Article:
is challenging Apple's filing for a trademark on the term "App
Store," Good Gear Guide reports,
because it feels the term is generic and that competitors should be able to use
it as well.
In its 2008 filing with the U.S. Patent and Trademark Office, Apple defined an
app store as "retail store services featuring computer software provided
via the internet and other computer and electronic communication
networks." Its App Store was launched that year, along with the iPhone
3GS. It now boasts more than 300,000 available apps. Most recently, Apple
launched the Mac App Store just weeks ago, for use with
its desktop computers and laptops.
Microsoft filed a motion with the Trademark Trial and Appeal Board yesterday,
challenging Apple's claim to the term. Apple's trademark request page says "an
opposition is now pending."
Microsoft argues that both "app" and "store" are generic
terms, and that consumers use the term "app store" generically to
refer to an online store where applications are sold. It even used Steve Jobs'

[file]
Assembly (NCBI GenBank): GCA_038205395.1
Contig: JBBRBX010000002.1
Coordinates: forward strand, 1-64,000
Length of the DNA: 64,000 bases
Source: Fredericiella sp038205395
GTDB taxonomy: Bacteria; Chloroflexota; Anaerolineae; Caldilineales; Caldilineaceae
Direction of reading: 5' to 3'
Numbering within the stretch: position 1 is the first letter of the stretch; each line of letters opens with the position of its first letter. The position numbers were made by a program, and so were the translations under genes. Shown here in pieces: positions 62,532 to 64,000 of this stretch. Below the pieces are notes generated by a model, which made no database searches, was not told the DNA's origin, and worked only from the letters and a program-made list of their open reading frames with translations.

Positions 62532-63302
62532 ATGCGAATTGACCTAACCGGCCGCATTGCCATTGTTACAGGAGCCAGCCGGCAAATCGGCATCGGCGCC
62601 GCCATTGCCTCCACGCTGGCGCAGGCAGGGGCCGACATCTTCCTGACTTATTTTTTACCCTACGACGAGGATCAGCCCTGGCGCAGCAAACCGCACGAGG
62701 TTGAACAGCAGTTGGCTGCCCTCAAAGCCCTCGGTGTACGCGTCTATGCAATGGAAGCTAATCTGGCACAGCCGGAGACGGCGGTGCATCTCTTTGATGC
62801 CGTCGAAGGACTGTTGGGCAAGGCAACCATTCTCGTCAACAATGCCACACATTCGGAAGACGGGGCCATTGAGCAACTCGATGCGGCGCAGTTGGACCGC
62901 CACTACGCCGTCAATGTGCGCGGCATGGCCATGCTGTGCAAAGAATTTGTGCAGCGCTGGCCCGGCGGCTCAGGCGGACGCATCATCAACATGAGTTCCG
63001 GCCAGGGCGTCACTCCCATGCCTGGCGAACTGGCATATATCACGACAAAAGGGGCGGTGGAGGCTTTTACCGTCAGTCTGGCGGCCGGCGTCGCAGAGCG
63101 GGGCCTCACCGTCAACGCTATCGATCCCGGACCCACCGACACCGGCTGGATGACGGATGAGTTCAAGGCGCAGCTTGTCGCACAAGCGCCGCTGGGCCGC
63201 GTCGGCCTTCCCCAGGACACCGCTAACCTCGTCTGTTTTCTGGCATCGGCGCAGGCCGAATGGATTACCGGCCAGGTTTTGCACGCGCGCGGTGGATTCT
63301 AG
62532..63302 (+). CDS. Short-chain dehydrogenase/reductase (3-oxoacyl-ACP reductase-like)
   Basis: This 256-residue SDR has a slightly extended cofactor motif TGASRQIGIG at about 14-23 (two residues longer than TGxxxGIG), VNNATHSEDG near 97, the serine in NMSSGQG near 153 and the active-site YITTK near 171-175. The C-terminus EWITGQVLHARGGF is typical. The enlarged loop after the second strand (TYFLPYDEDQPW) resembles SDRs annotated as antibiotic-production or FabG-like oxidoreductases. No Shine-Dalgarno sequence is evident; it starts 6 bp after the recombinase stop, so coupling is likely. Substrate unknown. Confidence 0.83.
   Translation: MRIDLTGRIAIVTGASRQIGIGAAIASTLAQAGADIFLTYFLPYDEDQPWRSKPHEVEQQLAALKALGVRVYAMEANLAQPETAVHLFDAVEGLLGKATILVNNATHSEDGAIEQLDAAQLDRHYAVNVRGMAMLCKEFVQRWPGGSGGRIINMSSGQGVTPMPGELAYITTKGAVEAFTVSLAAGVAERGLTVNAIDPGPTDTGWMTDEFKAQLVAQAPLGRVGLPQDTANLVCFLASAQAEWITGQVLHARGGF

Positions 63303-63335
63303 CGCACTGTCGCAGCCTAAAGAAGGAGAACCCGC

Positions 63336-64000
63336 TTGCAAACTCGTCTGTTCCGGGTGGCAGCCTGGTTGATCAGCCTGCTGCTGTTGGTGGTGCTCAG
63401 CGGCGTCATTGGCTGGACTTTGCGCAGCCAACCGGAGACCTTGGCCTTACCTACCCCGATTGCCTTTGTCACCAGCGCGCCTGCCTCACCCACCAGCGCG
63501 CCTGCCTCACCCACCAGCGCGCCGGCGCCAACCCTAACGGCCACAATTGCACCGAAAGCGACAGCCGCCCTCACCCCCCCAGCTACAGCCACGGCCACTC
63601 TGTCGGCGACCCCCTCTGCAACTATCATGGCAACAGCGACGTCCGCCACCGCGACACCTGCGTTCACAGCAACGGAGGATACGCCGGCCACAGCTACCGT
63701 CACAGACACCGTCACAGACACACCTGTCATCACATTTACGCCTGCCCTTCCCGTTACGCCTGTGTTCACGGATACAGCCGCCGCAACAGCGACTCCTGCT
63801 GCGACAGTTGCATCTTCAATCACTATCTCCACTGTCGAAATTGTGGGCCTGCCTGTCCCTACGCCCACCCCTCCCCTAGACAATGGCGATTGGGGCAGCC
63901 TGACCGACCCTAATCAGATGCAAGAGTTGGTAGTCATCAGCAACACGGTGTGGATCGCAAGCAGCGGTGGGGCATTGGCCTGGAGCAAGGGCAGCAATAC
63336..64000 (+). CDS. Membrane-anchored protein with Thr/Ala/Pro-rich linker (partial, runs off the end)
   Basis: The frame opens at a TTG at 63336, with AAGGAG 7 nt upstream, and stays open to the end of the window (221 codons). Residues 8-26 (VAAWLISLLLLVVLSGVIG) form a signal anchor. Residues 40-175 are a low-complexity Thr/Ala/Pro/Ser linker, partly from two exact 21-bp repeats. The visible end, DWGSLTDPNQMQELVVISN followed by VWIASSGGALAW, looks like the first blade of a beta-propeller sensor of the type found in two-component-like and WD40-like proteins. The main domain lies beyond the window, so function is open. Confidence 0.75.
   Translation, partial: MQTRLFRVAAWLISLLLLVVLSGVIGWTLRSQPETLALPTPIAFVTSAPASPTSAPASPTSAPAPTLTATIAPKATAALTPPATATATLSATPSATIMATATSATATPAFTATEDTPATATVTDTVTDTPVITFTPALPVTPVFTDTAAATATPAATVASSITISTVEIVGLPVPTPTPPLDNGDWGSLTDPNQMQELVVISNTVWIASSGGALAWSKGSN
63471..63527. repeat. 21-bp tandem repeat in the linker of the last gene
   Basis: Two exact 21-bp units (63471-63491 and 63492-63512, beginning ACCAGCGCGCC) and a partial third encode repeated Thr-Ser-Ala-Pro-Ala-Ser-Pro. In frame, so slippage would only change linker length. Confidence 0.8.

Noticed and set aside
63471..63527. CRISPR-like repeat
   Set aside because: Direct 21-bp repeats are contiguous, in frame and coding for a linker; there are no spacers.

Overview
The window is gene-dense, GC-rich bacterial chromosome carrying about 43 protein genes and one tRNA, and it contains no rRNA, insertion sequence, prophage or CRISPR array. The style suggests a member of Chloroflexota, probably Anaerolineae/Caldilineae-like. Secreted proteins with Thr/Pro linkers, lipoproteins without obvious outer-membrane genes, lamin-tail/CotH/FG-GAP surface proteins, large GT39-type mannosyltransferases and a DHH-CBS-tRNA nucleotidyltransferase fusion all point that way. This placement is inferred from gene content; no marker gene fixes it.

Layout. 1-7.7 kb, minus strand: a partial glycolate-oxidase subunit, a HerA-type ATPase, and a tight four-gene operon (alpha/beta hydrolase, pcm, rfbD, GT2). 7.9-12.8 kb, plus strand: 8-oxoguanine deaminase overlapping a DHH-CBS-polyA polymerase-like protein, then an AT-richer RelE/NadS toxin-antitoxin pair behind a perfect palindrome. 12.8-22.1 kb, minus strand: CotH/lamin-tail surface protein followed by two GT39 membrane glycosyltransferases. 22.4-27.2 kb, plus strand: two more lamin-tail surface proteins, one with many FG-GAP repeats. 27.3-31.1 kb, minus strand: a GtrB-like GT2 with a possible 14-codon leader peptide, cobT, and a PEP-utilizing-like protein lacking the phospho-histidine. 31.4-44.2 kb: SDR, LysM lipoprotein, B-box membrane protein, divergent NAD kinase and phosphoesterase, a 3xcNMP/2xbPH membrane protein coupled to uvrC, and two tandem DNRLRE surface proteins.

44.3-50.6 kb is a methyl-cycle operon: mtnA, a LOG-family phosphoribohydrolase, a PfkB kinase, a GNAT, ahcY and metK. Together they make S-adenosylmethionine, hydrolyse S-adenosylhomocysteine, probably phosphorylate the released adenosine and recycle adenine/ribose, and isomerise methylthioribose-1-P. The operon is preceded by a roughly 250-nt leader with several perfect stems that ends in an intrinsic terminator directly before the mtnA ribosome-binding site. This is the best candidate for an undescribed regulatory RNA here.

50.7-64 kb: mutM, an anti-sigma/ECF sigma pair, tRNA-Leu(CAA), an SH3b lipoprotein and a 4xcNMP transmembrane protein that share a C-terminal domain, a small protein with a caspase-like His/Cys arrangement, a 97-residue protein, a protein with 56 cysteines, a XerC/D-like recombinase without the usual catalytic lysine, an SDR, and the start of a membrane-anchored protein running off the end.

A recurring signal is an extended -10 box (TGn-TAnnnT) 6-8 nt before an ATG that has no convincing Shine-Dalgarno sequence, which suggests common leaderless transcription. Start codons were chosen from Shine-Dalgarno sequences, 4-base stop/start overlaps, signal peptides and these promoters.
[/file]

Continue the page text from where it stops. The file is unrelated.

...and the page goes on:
own words against him, quoting a published interview where the Apple CEO said,
"Amazon, Verizon, and Vodafone have all announced that they are creating
their own app stores for Android."
"Competitors should be free to use 'app store' to identify their own
stores and the services offered in conjunction with those stores,"
Microsoft launched its own app store in conjunction with the release of Windows
Phone 7 devices in October. By comparison, it had 4,000 available apps to download as of
mid-December. Research firm IDC praised the quick ascent of the new OS's
quote: So when all of us back then, long before Microsoft filed for the trademark, were saying we had multiple "windows" open on our computer screen that does not count?